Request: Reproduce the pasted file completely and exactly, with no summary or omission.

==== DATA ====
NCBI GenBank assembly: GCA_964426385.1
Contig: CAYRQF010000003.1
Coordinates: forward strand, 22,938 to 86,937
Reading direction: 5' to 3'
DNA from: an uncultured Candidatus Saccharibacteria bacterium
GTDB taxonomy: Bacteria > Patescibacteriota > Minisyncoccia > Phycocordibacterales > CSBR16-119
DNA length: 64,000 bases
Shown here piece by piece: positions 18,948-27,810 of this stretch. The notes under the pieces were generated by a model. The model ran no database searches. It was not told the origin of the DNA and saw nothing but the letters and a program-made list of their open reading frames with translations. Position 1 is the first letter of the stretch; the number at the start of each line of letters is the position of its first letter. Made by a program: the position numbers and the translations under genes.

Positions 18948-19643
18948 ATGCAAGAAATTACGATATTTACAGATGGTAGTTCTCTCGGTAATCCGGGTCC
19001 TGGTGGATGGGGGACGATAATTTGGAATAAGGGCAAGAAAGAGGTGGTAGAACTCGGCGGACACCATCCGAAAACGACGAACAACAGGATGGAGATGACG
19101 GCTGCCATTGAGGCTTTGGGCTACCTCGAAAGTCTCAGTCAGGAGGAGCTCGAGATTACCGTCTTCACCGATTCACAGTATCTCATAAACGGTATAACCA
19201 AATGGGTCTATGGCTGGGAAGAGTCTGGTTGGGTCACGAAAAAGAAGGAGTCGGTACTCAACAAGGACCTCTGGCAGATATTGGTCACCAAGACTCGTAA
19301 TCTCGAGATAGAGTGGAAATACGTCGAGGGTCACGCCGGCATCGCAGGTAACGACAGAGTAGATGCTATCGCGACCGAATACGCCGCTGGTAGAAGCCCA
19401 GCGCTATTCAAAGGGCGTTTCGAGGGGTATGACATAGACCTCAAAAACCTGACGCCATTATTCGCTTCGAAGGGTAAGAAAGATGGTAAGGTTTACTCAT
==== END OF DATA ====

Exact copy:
NCBI GenBank assembly: GCA_964426385.1
Contig: CAYRQF010000003.1
Coordinates: forward strand, 22,938 to 86,937
Reading direction: 5' to 3'
DNA from: an uncultured Candidatus Saccharibacteria bacterium
GTDB taxonomy: Bacteria > Patescibacteriota > Minisyncoccia > Phycocordibacterales > CSBR16-119
DNA length: 64,000 bases
Shown here piece by piece: positions 18,948-27,810 of this stretch. The notes under the pieces were generated by a model. The model ran no database searches. It was not told the origin of the DNA and saw nothing but the letters and a program-made list of their open reading frames with translations. Position 1 is the first letter of the stretch; the number at the start of each line of letters is the position of its first letter. Made by a program: the position numbers and the translations under genes.

Positions 18948-19643
18948 ATGCAAGAAATTACGATATTTACAGATGGTAGTTCTCTCGGTAATCCGGGTCC
19001 TGGTGGATGGGGGACGATAATTTGGAATAAGGGCAAGAAAGAGGTGGTAGAACTCGGCGGACACCATCCGAAAACGACGAACAACAGGATGGAGATGACG
19101 GCTGCCATTGAGGCTTTGGGCTACCTCGAAAGTCTCAGTCAGGAGGAGCTCGAGATTACCGTCTTCACCGATTCACAGTATCTCATAAACGGTATAACCA
19201 AATGGGTCTATGGCTGGGAAGAGTCTGGTTGGGTCACGAAAAAGAAGGAGTCGGTACTCAACAAGGACCTCTGGCAGATATTGGTCACCAAGACTCGTAA
19301 TCTCGAGATAGAGTGGAAATACGTCGAGGGTCACGCCGGCATCGCAGGTAACGACAGAGTAGATGCTATCGCGACCGAATACGCCGCTGGTAGAAGCCCA
19401 GCGCTATTCAAAGGGCGTTTCGAGGGGTATGACATAGACCTCAAAAACCTGACGCCATTATTCGCTTCGAAGGGTAAGAAAGATGGTAAGGTTTACTCAT